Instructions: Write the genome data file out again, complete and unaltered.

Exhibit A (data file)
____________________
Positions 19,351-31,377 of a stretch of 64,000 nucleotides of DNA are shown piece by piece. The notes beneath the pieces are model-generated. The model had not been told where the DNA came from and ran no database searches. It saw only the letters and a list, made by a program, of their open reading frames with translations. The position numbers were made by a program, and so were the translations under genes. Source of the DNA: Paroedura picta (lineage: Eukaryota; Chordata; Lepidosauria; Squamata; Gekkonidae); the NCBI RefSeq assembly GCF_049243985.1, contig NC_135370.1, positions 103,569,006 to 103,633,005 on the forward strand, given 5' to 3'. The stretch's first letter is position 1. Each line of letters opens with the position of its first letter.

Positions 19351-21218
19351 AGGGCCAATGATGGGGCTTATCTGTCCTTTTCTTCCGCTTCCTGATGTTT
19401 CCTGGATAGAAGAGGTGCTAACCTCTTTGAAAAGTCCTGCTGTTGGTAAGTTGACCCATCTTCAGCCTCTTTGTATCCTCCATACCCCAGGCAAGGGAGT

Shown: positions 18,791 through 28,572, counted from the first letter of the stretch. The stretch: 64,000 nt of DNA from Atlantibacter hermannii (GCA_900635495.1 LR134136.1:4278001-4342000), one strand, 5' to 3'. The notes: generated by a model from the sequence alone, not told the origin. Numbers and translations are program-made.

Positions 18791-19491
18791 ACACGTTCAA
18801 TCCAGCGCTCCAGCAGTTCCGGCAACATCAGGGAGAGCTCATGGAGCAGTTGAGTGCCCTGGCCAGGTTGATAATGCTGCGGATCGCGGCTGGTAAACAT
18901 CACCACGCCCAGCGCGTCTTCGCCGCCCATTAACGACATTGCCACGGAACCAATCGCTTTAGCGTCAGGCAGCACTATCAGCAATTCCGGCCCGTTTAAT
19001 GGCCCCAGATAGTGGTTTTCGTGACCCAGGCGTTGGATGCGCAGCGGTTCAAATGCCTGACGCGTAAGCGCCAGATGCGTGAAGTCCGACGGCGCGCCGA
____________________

Positions 19,351-31,377 of a stretch of 64,000 nucleotides of DNA are shown piece by piece. The notes beneath the pieces are model-generated. The model had not been told where the DNA came from and ran no database searches. It saw only the letters and a list, made by a program, of their open reading frames with translations. The position numbers were made by a program, and so were the translations under genes. Source of the DNA: Paroedura picta (lineage: Eukaryota; Chordata; Lepidosauria; Squamata; Gekkonidae); the NCBI RefSeq assembly GCF_049243985.1, contig NC_135370.1, positions 103,569,006 to 103,633,005 on the forward strand, given 5' to 3'. The stretch's first letter is position 1. Each line of letters opens with the position of its first letter.

Positions 19351-21218
19351 AGGGCCAATGATGGGGCTTATCTGTCCTTTTCTTCCGCTTCCTGATGTTT
19401 CCTGGATAGAAGAGGTGCTAACCTCTTTGAAAAGTCCTGCTGTTGGTAAGTTGACCCATCTTCAGCCTCTTTGTATCCTCCATACCCCAGGCAAGGGAGT

Shown: positions 18,791 through 28,572, counted from the first letter of the stretch. The stretch: 64,000 nt of DNA from Atlantibacter hermannii (GCA_900635495.1 LR134136.1:4278001-4342000), one strand, 5' to 3'. The notes: generated by a model from the sequence alone, not told the origin. Numbers and translations are program-made.

Positions 18791-19491
18791 ACACGTTCAA
18801 TCCAGCGCTCCAGCAGTTCCGGCAACATCAGGGAGAGCTCATGGAGCAGTTGAGTGCCCTGGCCAGGTTGATAATGCTGCGGATCGCGGCTGGTAAACAT
18901 CACCACGCCCAGCGCGTCTTCGCCGCCCATTAACGACATTGCCACGGAACCAATCGCTTTAGCGTCAGGCAGCACTATCAGCAATTCCGGCCCGTTTAAT
19001 GGCCCCAGATAGTGGTTTTCGTGACCCAGGCGTTGGATGCGCAGCGGTTCAAATGCCTGACGCGTAAGCGCCAGATGCGTGAAGTCCGACGGCGCGCCGA